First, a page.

The following morning, monocle is sat in a café to witness heads turn as Kotayi, Diana and Parez enter. Kotayi’s hair extensions reach the backs of her thighs, Diana’s trilby is worn at a deliberate angle and Parez’s nails sparkle with fake diamonds. They are confident, stylish and outgoing – until, that is, monocle asks to take their picture. Kotayi, at 23 the oldest of the three, says she needs to ask her brother for permission. A 20-minute phone call ensues. It’s fine, she says: he gives his approval.
The three women live in Kirkuk, some 100km away to the southwest but culturally many million miles from Sulaymaniyah’s relatively liberal outlook. To wear such clothes in Kirkuk would be “impossible”, says Diana. “I wear the hijab there.”
Diana wants to be a doctor, Kotayi a teacher and Parez an engineer, although she also harbours ambitions of becoming a designer. “I’m trying to create my own designs,” she says. “Our cities are developing like crazy but the people are conservative.” On cue, the women are joined by two men, Shamiran and Hunar, both 24, who take over the conversation. Shamiran appears confrontational: broad shouldered, unsmiling, arms crossed and aggressive. And then he speaks: “Sulaymaniyah was the first place a woman drove a car in Iraq – in 1934, she was a pharmacist. It was the first city run by a woman. Sulaymaniyah is different.”
Sulaymaniyah’s differences – its more liberal way of life, the presence of Kurdistan’s first hip-hop act (they’re called Losing Space), its first death metal act (Beneath Eternal Oceans of Sand), its poets, playwrights and crusading journalists – don’t just shape the city but are beginning to mould the country that Kurdistan might become. Iraqi Kurdistan is entering its second decade of autonomy, enjoying a loose freedom from Baghdad that has taken many decades to win. The dream of independence still exists but for many Kurds the reality of autonomy is enough to be getting on with.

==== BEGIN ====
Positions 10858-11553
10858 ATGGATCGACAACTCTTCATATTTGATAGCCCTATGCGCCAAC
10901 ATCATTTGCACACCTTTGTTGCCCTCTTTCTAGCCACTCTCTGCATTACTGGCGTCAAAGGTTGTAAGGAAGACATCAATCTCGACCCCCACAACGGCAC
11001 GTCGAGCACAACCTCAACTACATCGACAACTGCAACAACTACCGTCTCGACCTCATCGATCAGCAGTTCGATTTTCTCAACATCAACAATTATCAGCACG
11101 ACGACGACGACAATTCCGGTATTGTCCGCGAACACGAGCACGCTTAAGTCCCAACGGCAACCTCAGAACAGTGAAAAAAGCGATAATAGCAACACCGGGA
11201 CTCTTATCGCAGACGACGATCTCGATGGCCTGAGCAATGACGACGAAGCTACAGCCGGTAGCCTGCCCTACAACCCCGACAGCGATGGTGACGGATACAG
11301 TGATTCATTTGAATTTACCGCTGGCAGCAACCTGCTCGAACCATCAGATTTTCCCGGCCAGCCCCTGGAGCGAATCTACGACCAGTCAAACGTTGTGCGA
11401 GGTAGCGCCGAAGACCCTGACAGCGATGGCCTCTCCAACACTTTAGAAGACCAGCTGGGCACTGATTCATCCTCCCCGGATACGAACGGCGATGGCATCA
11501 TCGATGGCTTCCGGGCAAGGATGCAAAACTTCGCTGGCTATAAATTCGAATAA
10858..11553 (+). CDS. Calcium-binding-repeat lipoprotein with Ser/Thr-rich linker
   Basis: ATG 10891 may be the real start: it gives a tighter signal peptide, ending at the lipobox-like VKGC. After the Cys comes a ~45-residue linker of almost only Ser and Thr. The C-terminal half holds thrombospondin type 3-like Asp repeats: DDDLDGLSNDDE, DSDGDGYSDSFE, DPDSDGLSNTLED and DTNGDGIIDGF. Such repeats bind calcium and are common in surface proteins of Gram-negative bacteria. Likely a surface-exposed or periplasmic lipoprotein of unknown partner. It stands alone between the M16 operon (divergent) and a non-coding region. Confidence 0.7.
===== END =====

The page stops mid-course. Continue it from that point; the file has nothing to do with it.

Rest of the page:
The greater dream is Greater Kurdistan, a union of the four Kurdish regions in Iraq, Iran, Syria and Turkey. That ambition remains seemingly unreal, a misty-eyed topic of conversation in Sulaymaniyah tea houses under the gaze of creased and faded Kurdish heroes pinned to the wall. Yet the prospect of it becoming a reality has never been closer. Peace talks in Turkey between the government and Abdullah Ocalan’s pkk have led to a ceasefire; Kurdish rebels in Syria now control much of their own territory. The idea of what Kurdistan could look like, how it could work, is no longer quite so fanciful.
To be able to build the future it is important to remember the past. The physical reminders of Saddam’s legacy in Sulaymaniyah attract a playful curiosity. In the grounds of the old headquarters of the Mukhabarat, Saddam’s secret police, families clamber over the rusting tanks that once fired on Kurdish protestors, grinning and laughing as they pose for pictures straddling guns or lowering themselves through the hatches. Two teenage boys sprint into one of the prison cells, wrap themselves in blankets strewn on the floor and model for a friend’s smartphone camera. This was where Saddam “tried to delete the Kurdish identity,” says Ako Ghareb Maroof, the man who runs the museum now housed in this collection of concrete outhouses and crumbling redbrick buildings where Kurds were tortured.
“We crossed a river of blood of the martyrs,” says the sombrely suited Maroof. “Other generations must not forget how we reached today.” Maroof knows what he’s talking about – few people would be as well suited as he is to run this place. He graduated from Sulaymaniyah’s fine-art institute in 1985 but swapped his paintbrushes for a Kalashnikov, heading into the hills to join the Peshmerga. It was a battle that ostensibly lasted until 1991, when the Kurds won a degree of autonomy, and ultimately came to a complete halt in 2003 when the US invasion of Iraq took place.